This Week

This Week

from our local correspondent

No matter how hard you work, there’s always something major to miss, isn’t there? Besides the syrup layer cake celebration for Luca’s latest seven-way auction success. I certainly missed that. I mean, somehow the misplaced confidence of the past week always unpeels by Friday afternoon, as you discover a colossal cock-up to set you up for a weekend of ruptured sleep.

Film lovers might suspect that the publishing world revolves around working on manuscripts with yachting flax-haired authors. Or perhaps involves pugilistic sales meetings with suited senior editors high above a rainy Thames embankment, talking about The Figures. Or sitting in the white noise of a packed glass-walled room, beside stale biscuits and curling sandwiches and ancient copies of Campaign, watching the latest webinar on Full Flex Tactile Marketing; and really taking notes.

While I think of it, why are so many representations of publishing life so bone-crushingly awful? If you watch films (rather than sleep through them), Publishing People are often hunched over papers (with paper weights and paper knives), papers spread over an enormous wooden desk like a casket, in a panelled room of some country pile filled with books like larder. That’s us, that is, I think. We’re usually well-dressed, well-heeled, plummy, educated, professional. Everything I’m not. We have smooth hair in the movies; good fringes. We don’t have toilets to unblock, or fish finger sandwiches to cremate for the children. But I digress. Digression, along with procrastination, is a professional luxury.

Anyway, this week’s cock-up was all about data. Friday is data day. Yippee. Data is the Zopiclone of the publishing world – in real life, if editors were having trouble sleeping, a day spent with this stuff would leave anyone in a coma. However, people have real jobs working with this stuff. There are even consultants selling solutions to problems you never knew existed. The employees, however, are usually housed in departments called Information Services where they have polyester-wearing careers pretending to be spies, hackers or boffins. And they develop databases. And they buy databases, big expensive ones that require things called table optimisation – like, I imagine, restaurants have. And they torment senior managers and minions with the propagation of The Absolute System – a multi-tiered, privilege-sucking, password-protected, agglomeration of web forms. I’ll admit that even Salt has some of this.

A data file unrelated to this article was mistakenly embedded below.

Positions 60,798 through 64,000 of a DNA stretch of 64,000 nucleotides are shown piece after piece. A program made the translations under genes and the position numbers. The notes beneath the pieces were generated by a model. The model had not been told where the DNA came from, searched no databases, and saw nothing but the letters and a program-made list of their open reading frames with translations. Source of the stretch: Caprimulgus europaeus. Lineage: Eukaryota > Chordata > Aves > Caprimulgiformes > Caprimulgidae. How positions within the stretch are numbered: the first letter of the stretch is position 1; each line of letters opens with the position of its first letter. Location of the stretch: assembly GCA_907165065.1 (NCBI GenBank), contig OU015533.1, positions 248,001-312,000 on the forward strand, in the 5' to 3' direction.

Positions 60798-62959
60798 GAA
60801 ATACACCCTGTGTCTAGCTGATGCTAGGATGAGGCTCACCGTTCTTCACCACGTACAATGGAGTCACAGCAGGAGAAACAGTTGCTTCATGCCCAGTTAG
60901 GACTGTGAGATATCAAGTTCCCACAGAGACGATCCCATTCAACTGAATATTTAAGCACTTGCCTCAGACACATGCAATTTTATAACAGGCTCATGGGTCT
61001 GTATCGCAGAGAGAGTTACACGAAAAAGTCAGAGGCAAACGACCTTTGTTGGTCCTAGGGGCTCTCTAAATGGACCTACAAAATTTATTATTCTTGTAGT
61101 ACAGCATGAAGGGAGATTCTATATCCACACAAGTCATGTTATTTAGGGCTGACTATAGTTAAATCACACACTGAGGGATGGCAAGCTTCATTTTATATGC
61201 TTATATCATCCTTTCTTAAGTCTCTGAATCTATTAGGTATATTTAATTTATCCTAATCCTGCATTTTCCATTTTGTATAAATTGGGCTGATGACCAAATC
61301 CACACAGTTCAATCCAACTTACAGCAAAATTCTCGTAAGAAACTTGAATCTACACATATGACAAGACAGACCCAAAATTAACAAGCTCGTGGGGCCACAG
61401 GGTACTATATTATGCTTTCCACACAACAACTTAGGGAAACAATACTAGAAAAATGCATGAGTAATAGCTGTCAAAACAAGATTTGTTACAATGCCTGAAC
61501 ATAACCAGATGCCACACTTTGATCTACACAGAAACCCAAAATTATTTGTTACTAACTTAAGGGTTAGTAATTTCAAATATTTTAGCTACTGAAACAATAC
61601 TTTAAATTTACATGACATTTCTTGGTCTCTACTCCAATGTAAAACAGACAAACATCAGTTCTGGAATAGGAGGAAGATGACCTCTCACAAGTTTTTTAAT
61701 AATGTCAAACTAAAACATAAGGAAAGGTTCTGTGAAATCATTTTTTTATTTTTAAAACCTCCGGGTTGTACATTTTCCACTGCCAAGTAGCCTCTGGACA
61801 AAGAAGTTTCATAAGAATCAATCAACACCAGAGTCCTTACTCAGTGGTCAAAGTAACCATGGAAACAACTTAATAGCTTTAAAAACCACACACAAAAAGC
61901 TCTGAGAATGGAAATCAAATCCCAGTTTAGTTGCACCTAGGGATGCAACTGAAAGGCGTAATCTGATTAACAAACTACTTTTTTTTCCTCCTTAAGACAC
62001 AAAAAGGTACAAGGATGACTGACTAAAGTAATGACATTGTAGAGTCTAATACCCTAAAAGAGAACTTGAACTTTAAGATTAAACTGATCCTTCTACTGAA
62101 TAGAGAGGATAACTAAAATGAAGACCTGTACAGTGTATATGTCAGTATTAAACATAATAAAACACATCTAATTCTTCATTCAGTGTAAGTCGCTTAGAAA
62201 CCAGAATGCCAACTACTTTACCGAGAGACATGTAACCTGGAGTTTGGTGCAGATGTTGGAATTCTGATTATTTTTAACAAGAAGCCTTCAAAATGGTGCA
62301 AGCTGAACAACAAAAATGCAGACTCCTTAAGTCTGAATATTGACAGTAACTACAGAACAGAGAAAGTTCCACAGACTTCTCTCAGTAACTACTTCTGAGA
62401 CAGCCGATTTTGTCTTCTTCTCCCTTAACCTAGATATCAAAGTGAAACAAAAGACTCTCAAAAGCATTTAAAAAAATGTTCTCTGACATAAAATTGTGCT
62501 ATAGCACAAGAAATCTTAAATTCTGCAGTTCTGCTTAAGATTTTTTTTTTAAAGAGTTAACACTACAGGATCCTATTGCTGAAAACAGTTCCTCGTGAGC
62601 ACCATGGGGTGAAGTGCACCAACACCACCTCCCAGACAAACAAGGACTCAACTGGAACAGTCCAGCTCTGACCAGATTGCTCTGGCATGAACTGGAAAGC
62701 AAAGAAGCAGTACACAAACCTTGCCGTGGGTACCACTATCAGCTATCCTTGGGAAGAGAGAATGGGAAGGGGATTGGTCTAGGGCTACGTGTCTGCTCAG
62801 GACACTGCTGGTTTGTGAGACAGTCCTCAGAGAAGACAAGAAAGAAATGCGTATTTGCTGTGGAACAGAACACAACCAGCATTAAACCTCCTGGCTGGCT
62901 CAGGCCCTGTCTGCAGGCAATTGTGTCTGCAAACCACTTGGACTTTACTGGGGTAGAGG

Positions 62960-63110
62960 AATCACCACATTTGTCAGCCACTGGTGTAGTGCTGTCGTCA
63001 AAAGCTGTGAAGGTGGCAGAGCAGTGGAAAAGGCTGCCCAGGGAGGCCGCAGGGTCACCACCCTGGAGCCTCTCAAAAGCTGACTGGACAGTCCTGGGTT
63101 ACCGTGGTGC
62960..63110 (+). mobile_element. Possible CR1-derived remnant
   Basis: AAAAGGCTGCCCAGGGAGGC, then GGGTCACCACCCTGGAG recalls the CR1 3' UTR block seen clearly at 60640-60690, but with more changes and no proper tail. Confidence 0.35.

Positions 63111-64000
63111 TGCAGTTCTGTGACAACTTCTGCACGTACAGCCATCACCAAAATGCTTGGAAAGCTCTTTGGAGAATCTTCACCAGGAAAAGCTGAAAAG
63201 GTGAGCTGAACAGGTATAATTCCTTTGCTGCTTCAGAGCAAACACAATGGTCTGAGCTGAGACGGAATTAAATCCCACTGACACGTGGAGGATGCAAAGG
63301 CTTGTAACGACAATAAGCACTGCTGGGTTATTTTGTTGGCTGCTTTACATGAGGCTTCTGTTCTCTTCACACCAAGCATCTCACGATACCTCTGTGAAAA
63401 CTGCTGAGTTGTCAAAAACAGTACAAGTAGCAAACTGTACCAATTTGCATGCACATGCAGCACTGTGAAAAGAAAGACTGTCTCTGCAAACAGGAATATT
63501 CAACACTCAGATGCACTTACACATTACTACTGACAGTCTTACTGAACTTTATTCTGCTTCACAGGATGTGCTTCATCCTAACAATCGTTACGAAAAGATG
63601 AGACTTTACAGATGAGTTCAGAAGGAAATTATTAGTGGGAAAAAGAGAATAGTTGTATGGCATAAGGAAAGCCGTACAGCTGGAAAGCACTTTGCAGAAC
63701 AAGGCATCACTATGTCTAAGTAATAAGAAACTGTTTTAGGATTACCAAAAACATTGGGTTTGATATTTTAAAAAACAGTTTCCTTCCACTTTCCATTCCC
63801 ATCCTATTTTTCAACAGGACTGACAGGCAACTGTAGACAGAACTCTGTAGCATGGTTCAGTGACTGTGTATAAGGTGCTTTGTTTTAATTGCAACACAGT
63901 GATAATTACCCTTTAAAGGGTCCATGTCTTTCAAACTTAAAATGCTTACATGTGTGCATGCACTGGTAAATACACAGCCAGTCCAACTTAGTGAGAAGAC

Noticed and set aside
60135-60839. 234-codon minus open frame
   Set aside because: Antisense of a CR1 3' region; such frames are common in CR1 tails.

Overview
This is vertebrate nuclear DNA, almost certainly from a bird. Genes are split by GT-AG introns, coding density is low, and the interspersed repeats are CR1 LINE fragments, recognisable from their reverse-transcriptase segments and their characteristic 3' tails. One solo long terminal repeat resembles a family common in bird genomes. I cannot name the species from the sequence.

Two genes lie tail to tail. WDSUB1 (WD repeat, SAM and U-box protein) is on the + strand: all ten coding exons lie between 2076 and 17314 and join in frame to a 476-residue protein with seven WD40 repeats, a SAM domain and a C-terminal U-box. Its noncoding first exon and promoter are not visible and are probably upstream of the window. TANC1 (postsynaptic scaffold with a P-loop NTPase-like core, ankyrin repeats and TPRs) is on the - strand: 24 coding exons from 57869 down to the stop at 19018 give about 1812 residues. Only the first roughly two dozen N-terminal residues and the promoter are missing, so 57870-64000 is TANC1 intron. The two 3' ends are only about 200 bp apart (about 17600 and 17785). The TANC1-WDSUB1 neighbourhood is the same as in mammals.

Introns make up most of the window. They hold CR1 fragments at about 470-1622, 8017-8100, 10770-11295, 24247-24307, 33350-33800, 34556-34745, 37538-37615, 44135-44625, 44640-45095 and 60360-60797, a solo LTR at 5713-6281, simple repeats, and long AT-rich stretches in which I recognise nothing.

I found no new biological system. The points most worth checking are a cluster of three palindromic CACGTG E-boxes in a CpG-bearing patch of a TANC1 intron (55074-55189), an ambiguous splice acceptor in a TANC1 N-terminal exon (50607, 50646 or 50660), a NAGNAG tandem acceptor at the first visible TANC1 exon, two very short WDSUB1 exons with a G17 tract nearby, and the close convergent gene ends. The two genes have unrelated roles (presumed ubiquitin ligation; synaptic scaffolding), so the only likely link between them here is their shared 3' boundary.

But data is, sadly, key to a book’s success. There, I have admitted it. Whether it be populating the point of sale in Waterstones, or driving the company website, or simply having a record of what you’re doing, with whom, and identifying what all the bloody pieces are called and where on earth they are being stored (on a scratched CD in the footwell of the Astra).

A book is a puzzle of data. Lots of different types of data. If you are an author, you might have 80,000 words to write, but there will always be twice as much data needed to bring it into the world. Understanding why is really part of the job of being/becoming A Publisher. Heck, I’m digressing again.

This week, the discovery was that the stock reports, which on Fridays feed into our database, affectionately known as ‘Pepper’, were not creating triggers to identify reprints across the list. If you happen to be looking at the title profile of a book (don’t ask), you can of course see the stock levels, the sales, and have an instant picture of where we are with persuading you, the reader, to Buy More Copies of this specific page turner. Yet there wasn’t a report that told us to pay attention elsewhere.

This is basic stuff, really. So off we go: the Friday rush to generate a stock replenishment notice. The report that says, Hey, Dude, check these titles out, we’re running low in stock. Firstly, there was the field creation – what is the trigger level for any given book? Then the calculation that compared stock level to trigger level and generated the record flag. Then there was the script that searched for titles flagged for reprint consideration. Then the design of the report and the key fields needed to decide. There’s a perverse pleasure in sorting this kind of thing. Like knowing when the cat litter needs changing, or when to buy more tea bags, or bog roll.

The draft reports generated twenty pages of blank sheets. Excellent. Something was missing in those subsummary fields. I mean, who needs subsummary fields anyway? The fix complete, the report whirred and rasped its way out of the OfficeJet Pro. Forty-six reprints. Holy cow!

The exhausted bank accounts were going to need an even larger overdraft. And here, at the end of this piece, is the critical moment: the decision to reprint. Nothing will destroy profits faster. Nothing reduce the working capital needed to keep the whole shebang afloat. It is a matter for serious judgement. And it’s a matter that has an impact on all titles at some point in their life. Most distributors will levy a fee against slow moving titles, if the income from the titles falls below this charge, you are faced with placing a title out of print. A tough decision, yet much harder is the decision to commit funds (and profits) to speculating on future sales. Hiding in that decision is plenty to miss.

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